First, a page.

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Zusammenfassung von Conversations Worth Having

Jackie Stavros and Cheri Torres

Using Appreciative Inquiry to Fuel Productive and Meaningful Engagement

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    Tune in to the type of conversation you’re having.

    Alisha Patel works at a busy medical center in New England, and she’s about to have an important conversation. There’ve been some negative patient satisfaction reports from one of her hospital units; it seems a recent change in management and increase in workload has left the staff overworked, stressed, and unengaged. Alisha is here to talk to the tired and tense group of nurses. Could something as simple as the right conversation be enough to turn the situation around and improve morale? The answer is yes.

    But before we look at Alisha’s organization-changing conversation, let’s see what she used to say in these situations – before she learned to tune in to the specific type of conversation she was having. There was a time when she would have said, “These reports aren’t satisfactory. Every quarter it’s the same or worse. You’ve clearly done nothing to improve!” This would result in defensive excuses from the staff and they’d leave demoralized with no idea how to fix the issue.

    These types of conversations are what we call depreciative – they devalue the situation. Alisha would just focus on stating the problem, with no investigation as to why there’s a problem in the first place or what the staff think of it. These conversations are unproductive and lead to defensiveness and disengagement.

    So, what does Alisha do now? She uses Appreciative Inquiry – a technique based on adding value and asking questions. She asks the nurses what’s been working well in the unit and for examples of satisfied patients.

    After the initial shock of such an unexpectedly positive direction of conversation, the nurses share their stories – and they discover several common themes and actions which can help them improve patient satisfaction. Alisha’s success is confirmed after the meeting when one nurse exclaims, “This was so effective. I know things are going to improve after just one meeting with you!”

    While not every interaction will go this well, this type of conversation is what you want to strive for when trying to create positive change at work, in your relationships, or in the community. And there’s one important thing you need to do before you can have this conversation: you need to tune in to the unseen influences of the situation.

    Think of it as an iceberg – on the surface we have our visible behaviors and actions in the form of conversations. However, hidden beneath are the unconscious drivers of those conversations. Things like our beliefs, expectations, stress, biases, world-view, how much sleep we got last night – everything that can affect what we say.

    And just like with the Titanic, if you’re not aware of what’s floating beneath the surface, this iceberg can sink a relationship.

    Conversations which are driven by these unseen factors are often of the depreciative type mentioned before. If you want to turn the discussion into a conversation worth having, you need to find a way to bring these unseen influences into the light. Luckily, there’s a very simple technique you can use to tune in. It involves three steps: pause, breathe, and get curious.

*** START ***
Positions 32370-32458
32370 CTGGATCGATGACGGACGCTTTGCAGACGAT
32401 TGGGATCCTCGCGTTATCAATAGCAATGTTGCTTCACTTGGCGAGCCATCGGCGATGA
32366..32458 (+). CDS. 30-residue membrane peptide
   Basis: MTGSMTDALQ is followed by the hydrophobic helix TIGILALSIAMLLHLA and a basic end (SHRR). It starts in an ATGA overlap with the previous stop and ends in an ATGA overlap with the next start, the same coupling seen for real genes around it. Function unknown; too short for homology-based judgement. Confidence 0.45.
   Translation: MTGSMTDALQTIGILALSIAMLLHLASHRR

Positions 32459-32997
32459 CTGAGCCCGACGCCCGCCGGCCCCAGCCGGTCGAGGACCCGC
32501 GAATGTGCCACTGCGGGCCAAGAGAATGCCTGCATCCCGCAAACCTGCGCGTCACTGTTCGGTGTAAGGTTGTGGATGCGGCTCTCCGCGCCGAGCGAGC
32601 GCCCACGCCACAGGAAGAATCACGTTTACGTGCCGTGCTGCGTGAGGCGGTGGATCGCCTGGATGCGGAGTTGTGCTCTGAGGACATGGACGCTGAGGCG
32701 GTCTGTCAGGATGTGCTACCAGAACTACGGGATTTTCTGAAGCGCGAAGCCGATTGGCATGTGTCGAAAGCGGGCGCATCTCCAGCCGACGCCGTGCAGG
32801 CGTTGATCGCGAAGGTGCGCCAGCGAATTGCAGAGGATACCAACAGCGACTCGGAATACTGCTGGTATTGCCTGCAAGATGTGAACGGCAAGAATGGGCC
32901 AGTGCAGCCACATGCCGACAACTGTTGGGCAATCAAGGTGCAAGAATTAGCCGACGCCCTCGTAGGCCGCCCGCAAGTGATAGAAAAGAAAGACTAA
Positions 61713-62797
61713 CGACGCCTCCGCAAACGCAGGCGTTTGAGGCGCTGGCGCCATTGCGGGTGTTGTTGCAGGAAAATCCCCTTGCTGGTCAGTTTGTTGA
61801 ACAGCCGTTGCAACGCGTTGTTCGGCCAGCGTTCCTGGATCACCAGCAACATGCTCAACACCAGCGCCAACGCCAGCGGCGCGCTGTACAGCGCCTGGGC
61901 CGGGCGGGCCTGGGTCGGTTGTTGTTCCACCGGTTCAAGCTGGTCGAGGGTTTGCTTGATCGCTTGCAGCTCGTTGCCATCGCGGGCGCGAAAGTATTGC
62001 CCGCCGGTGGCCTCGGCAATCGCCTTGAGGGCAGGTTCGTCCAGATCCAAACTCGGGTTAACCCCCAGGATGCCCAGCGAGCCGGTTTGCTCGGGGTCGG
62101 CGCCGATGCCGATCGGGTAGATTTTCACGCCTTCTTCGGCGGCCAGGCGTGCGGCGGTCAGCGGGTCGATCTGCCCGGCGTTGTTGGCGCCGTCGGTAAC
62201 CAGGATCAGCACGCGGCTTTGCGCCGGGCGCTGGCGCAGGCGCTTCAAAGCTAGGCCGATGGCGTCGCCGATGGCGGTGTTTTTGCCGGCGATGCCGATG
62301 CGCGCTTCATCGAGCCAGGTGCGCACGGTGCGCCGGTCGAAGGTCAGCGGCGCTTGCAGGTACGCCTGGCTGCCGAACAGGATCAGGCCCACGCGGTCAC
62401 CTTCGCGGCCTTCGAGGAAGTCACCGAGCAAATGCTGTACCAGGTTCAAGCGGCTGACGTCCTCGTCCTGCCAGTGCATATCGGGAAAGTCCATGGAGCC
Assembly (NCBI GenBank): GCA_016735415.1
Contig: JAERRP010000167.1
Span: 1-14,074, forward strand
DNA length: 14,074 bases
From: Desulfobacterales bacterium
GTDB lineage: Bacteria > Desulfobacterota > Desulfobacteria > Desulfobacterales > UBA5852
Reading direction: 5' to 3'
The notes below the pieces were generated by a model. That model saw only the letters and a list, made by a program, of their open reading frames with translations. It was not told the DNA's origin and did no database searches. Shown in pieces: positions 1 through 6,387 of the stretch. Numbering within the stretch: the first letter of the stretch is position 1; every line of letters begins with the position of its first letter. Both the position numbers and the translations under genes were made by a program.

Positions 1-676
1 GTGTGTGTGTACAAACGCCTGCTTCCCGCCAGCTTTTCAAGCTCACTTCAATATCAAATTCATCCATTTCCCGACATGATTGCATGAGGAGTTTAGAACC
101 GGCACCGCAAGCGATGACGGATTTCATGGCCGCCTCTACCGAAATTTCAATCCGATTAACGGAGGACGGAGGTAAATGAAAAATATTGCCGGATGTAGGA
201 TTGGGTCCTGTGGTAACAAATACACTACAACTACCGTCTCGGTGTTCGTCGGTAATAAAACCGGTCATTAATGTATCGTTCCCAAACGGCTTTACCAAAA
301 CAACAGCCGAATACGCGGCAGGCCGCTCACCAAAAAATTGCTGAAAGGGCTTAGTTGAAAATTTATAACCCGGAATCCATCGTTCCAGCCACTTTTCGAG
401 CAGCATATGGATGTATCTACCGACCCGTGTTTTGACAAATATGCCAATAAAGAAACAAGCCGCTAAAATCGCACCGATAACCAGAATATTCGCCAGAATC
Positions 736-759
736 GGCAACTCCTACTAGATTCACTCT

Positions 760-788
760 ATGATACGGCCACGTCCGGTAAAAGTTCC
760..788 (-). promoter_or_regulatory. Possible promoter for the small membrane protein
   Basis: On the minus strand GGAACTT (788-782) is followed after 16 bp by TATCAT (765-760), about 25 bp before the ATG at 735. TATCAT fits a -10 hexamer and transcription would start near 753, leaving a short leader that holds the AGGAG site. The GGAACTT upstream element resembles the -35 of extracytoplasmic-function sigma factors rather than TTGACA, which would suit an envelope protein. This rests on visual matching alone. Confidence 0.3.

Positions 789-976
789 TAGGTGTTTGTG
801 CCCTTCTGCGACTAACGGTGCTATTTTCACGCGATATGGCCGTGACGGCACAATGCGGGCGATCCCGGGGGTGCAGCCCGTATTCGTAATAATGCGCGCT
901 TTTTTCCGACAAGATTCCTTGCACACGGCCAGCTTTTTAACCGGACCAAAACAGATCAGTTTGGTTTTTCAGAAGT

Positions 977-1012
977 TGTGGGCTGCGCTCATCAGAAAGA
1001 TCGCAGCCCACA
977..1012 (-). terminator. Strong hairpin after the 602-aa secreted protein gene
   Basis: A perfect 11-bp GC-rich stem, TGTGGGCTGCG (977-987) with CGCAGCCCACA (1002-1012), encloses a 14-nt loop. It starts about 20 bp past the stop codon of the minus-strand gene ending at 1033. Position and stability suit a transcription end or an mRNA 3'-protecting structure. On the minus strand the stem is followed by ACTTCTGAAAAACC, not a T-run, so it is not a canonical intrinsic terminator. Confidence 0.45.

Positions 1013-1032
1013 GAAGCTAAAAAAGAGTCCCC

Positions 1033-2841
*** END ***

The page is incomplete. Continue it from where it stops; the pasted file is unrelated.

So the next time you find yourself on the verge of a depreciative conversation, the first thing you should do is pause. This stops the current momentum before things get out of control.

    Use this moment to breathe. Breathing stimulates the parasympathetic nervous system, reducing stress. The effect is strongest if you take a deep breath, hold it for a short time, then let it out slowly, and repeat.

    Finally, get curious. Ask questions which allow you to consciously take charge of what’s going on in your head. What’s the bigger picture? What assumptions am I making? What don’t I know that might be important? What emotions am I experiencing?

    This simple exercise stops you from being controlled by those unseen influences and allows you to get in the driver's seat and deliberately foster the conversation you want to have – one based on Appreciative Inquiry.

    In the next chapter, we’ll take a closer look at this concept, and the two basic practices that it involves.

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    Worum geht es in Conversations Worth Having?

    Conversations Worth Having (2018) looks at the power of conversation in our lives and what we can do to communicate more productively at work, in our relationships, and in the community. Drawing on real-life stories and scientifically based theories, it illustrates how we can improve organizations and lives using the principle of Appreciative Inquiry – effective conversation through positive perspective and asking the right questions.

    Wer Conversations Worth Having lesen sollte

    • Leaders who want to engage with their teams for the best results
    • Parents and teachers who want to see their children flourish
    • Anyone looking to improve the tone and direction of their conversations

    Über den Autor

    Jackie Stavros is a professor at Lawrence Technological University with over 30 years’ experience in leadership, organizational development, and change management. She’s coauthored many books and articles, including Learning to SOAR.

    Cheri Torres is a CEO who has worked with thousands of leaders and teams around the world to strengthen relationships, expand possibilities, and improve productivity through communication and conversation. Her articles have been featured in leading media sources, including Careers in Government, Forbes, and Training Magazine.

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